The head on the block extends outwards from a respective side of the outer face relative to the flat surface. The head extends such that there is a flat top and bottom surface 13 and inwardly concave sides 15, defining the side portion. The top end 17 of the head has a vertical slot 19 which extends from the top surface to the bottom surface such that the slot has a back 21 and two sides 23 perpendicular to the back coming to an edge 25 at the top of the head. A sloped side 27 extend outward and rearward from the edge 25 and come to a concave 29 which extends inward and rearward such that the block at the head is wider that the block at the side portion but is shorter in width at the head than at the outer face. A flange 31 at the rear end of the concave extends forwardly parallel to the outer edges and has a front surface 33 extend perpendicular therefrom to the outer edges. A hole 35 is located at the top surface and extends through the block to the bottom surface such that concrete or the like can be located within the block for support, as described later.
The block body has a top surface and a bottom surface, with an outer block wall defining one side surface of the block body. A head portion extends from the outer block Wall toward an opposed side surface. The connecting portion on respective sides of the head is arranged to receive at least one correspondingly shaped connection portion of at least one second block in interlocking relationship therewith. Two abutment portions each at a respective end of the outer block wall and each defining a respective abutment shoulder engage into the groove in the head portion at a position thereon opposite to the outer block wall defining two shoulders for engaging and retaining the abutment portions of two abutting blocks.
The groove has shoulders substantially at right angles to the outer block wall.
The head portion has a hole centrally thereof and extending from the top surface to the bottom surface.
The connecting portions are lobe shaped.
There is defined between the abutment portion and the connecting portion a receptacle substantially matching in shape the connecting portion.
The system includes a joiner block having an element shaped the same as an abutment portion on the side of the head portion opposite to the outer block wall.
The system includes an end block substantially equal to one half of the other blocks.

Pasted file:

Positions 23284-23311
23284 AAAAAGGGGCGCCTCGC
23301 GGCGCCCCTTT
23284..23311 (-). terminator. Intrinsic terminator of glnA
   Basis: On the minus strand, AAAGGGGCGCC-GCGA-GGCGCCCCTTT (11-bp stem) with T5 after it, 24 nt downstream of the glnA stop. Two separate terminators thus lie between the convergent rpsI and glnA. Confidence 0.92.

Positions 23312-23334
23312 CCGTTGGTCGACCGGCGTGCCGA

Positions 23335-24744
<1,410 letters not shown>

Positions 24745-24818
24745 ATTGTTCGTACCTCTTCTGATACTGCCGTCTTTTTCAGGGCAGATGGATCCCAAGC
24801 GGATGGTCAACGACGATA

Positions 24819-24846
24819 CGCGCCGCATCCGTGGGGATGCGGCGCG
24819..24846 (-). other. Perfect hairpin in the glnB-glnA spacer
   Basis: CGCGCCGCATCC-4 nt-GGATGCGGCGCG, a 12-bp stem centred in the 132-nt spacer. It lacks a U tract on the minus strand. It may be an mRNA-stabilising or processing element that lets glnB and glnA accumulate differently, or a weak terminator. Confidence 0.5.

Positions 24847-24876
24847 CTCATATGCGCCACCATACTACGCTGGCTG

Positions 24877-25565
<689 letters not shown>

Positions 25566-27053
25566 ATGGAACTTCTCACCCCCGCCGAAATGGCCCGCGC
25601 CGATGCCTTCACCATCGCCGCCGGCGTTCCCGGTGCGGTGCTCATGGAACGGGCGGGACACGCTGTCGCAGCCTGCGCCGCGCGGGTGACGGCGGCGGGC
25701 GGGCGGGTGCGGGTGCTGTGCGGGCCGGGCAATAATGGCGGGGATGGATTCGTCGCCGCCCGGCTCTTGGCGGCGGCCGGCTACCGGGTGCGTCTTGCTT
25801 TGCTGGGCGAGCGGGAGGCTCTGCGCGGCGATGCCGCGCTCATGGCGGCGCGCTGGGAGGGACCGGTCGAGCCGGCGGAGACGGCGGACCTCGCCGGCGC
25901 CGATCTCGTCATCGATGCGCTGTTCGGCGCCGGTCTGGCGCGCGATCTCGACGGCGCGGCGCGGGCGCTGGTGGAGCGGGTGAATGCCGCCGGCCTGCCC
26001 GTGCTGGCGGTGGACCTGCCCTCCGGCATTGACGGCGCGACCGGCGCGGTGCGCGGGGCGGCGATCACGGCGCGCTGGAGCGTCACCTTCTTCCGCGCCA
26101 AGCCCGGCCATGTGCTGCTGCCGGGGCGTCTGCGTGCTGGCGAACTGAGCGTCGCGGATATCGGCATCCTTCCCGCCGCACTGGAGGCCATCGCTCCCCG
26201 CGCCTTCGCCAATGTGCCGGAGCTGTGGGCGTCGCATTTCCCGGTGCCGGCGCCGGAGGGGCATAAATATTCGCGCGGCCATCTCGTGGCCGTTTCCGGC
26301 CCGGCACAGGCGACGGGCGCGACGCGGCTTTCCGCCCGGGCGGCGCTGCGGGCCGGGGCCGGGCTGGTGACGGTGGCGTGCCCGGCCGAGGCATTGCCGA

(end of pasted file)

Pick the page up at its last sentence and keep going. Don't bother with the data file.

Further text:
A second embodiment of the block is shown in FIG. 4 and 5 wherein a corner block 37 is arranged for making corners 39 in a wall 41. The corner block is a product of the block 1 such that block 1 is separated vertically along a separation line 43, shown in FIG. 3. The separation line is perpendicular to the outer face and cuts the block in two equally sized pieces through the head at the slot. The corner block is then a product of the two pieces such that the outer surface of a first piece 45 is at the separation line connected to the head such that the flange is located at the slot and the head on the first piece faces outwardly for connecting to a block. The separation line of the first piece is parallel with the outer face of a second piece 47 such that a second outer face 49 is formed by the corner block.
A third embodiment is shown in FIGS. 6 and 7 wherein the block is cut along the separation line to form an end block such that the block 1 can be cut into two end blocks.
The wall of a building is shown in FIG. 1 wherein the concrete block building system is a modular system based on the nominal dimensions of 150 mm wide, 200 mm high and 400 mm long. Wall lengths between adjacent corners can be designed in increments of 200 mm, with the shortest span from one outside corner to the other outside corner being 400 mm.
The shortest distance between a corner and an adjacent window or door opening is 400 mm and can be increased in increments of 200 mm by alternating the orientation of the end unit and using the end block.
Interlocking concrete block walls will commonly be built directly upon strip footings which should be constructed in accordance with local building codes and conditions. The footings should be designed and built according to the modular length considerations.
The top surface of the footing should be reasonably level and sufficiently rough to bond with the concrete in fill used to fill the first course of the blocks. The first course of blocks are levelled on the footing using wedges and are then filled with concrete in fill thus automatically correcting for deviations from level in the top surface of the footing.
Steel reinforcing bar dowels are cast into the foundation at appropriate intervals and at corners, i.e. 1200 mm spacing and extend vertically through the cores of the first course of block into the wall. When these cores are filled with concrete in-fill a sound, foundation-to-wall connection is created.